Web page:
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Review
. 2016 Sep 14;5(9):e002495.
doi: 10.1161/JAHA.115.002495.

Quantifying the Association Between Physical Activity and Cardiovascular Disease and Diabetes: A Systematic Review and Meta-Analysis

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Free PMC article
Review

Quantifying the Association Between Physical Activity and Cardiovascular Disease and Diabetes: A Systematic Review and Meta-Analysis

Ahad Wahid et al. J Am Heart Assoc. .
Free PMC article

Abstract

Background: The relationships between physical activity (PA) and both cardiovascular disease (CVD) and type 2 diabetes mellitus (T2DM) have predominantly been estimated using categorical measures of PA, masking the shape of the dose-response relationship. In this systematic review and meta-analysis, for the very first time we are able to derive a single continuous PA metric to compare the association between PA and CVD/T2DM, both before and after adjustment for a measure of body weight.

Methods and results: The search was applied to MEDLINE and EMBASE electronic databases for all studies published from January 1981 to March 2014. A total of 36 studies (3 439 874 participants and 179 393 events, during an average follow-up period of 12.3 years) were included in the analysis (33 pertaining to CVD and 3 to T2DM). An increase from being inactive to achieving recommended PA levels (150 minutes of moderate-intensity aerobic activity per week) was associated with lower risk of CVD mortality by 23%, CVD incidence by 17%, and T2DM incidence by 26% (relative risk [RR], 0.77 [0.71-0.84]), (RR, 0.83 [0.77-0.89]), and (RR, 0.74 [0.72-0.77]), respectively, after adjustment for body weight.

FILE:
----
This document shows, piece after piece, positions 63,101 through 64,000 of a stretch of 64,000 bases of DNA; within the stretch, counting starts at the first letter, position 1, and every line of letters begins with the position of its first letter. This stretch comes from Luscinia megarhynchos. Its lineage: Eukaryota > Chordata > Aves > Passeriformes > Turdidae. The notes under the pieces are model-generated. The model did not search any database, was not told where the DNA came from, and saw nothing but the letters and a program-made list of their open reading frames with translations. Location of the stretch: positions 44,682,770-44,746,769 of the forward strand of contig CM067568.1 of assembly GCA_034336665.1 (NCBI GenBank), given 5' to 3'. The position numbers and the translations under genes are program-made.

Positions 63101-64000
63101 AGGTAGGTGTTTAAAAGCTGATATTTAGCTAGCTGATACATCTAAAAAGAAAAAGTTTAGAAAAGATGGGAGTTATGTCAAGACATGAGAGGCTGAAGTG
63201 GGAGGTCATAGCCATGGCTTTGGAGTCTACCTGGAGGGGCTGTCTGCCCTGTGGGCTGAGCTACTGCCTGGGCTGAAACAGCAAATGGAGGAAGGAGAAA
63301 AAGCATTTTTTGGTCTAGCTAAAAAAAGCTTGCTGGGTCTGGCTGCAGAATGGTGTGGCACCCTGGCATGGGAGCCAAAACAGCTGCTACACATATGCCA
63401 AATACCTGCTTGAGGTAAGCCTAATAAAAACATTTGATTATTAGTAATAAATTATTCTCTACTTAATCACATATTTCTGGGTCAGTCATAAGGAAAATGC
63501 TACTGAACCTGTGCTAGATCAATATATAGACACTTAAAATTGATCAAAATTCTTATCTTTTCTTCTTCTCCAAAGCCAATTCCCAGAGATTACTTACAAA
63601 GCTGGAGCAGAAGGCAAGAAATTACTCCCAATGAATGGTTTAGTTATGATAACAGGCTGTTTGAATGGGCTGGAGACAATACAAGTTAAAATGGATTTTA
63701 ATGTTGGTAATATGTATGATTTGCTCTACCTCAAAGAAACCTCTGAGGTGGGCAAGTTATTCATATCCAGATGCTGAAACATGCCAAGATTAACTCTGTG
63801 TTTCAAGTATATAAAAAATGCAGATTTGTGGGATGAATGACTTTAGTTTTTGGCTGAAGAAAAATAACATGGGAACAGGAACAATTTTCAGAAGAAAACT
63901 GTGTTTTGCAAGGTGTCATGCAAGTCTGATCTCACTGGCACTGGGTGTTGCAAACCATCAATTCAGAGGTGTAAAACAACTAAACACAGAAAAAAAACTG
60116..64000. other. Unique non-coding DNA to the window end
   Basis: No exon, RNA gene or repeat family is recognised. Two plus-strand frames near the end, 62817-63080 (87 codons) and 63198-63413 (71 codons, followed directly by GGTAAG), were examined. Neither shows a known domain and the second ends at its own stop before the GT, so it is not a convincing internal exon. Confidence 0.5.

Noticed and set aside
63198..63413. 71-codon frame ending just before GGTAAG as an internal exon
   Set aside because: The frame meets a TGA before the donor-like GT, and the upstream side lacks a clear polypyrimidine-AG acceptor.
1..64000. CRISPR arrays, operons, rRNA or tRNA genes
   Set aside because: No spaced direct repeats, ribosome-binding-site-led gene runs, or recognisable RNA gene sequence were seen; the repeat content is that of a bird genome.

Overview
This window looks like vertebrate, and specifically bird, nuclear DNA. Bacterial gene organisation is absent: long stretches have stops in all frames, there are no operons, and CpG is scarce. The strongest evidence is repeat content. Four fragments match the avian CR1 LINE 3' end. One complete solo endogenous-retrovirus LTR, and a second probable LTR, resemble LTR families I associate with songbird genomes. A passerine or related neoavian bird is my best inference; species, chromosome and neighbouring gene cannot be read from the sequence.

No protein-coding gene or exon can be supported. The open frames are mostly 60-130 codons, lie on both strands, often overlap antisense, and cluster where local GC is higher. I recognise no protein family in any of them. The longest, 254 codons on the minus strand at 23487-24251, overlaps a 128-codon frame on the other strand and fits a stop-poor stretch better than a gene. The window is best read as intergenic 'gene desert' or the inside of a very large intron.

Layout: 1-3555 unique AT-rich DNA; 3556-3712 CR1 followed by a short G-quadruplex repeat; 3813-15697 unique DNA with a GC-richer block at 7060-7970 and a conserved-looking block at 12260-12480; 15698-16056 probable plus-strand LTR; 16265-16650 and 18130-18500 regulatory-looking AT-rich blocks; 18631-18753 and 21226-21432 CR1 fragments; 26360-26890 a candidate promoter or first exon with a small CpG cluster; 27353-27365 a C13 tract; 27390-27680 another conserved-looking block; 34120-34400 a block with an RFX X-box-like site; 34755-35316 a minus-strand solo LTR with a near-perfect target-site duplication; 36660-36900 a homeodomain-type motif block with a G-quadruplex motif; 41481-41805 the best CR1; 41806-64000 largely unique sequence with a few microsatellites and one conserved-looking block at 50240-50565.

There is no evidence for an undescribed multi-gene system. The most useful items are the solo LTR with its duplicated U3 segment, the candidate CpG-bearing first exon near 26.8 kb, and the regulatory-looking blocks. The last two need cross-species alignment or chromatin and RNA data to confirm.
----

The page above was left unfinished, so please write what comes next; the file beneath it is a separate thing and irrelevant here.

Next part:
Conclusions: By using a single continuous metric for PA levels, we were able to make a comparison of the effect of PA on CVD incidence and mortality including myocardial infarct (MI), stroke, and heart failure, as well as T2DM. Effect sizes were generally similar for CVD and T2DM, and suggested that the greatest gain in health is associated with moving from inactivity to small amounts of PA.

Keywords: cardiovascular diseases; meta‐analysis; physical activity; systematic review.

Figures

Figure 1
Figure 1
Flow chart for inclusion of studies. CVD indicates cardiovascular disease; diabetes, diabetes mellitus.
Figure 2
Figure 2
Relative risk for CVD mortality against MET hours per day. Results from 14 studies, including the 0.25 power transformation fit line as well as linear, log‐linear, 0.375, 0.5, and 0.750 power transformations. Relative risk estimates are weighted by the inverse of the reported SE, with larger circles for results with greater weighting. The red line represents a log‐linear transformation, and the orange line represents a 0.25 power transformation. CVD indicates cardiovascular disease; MET, metabolic equivalent of task; RR, relative risk.
Figure 3
Figure 3
Meta‐analysis of 11.25 MET h/week increase in physical activity on CVD mortality, with a 0.25 power transformation, adjusted for body weight. CVD indicates cardiovascular disease; MET, metabolic equivalent of task; RR, relative risk.
Figure 4
Figure 4
Funnel plot for meta‐analyses of 11.25 MET h/week increase in physical activity, with a 0.25 power transformation, for CVD mortality, adjusted for body weight. CVD indicates cardiovascular disease; MET, metabolic equivalent of task.

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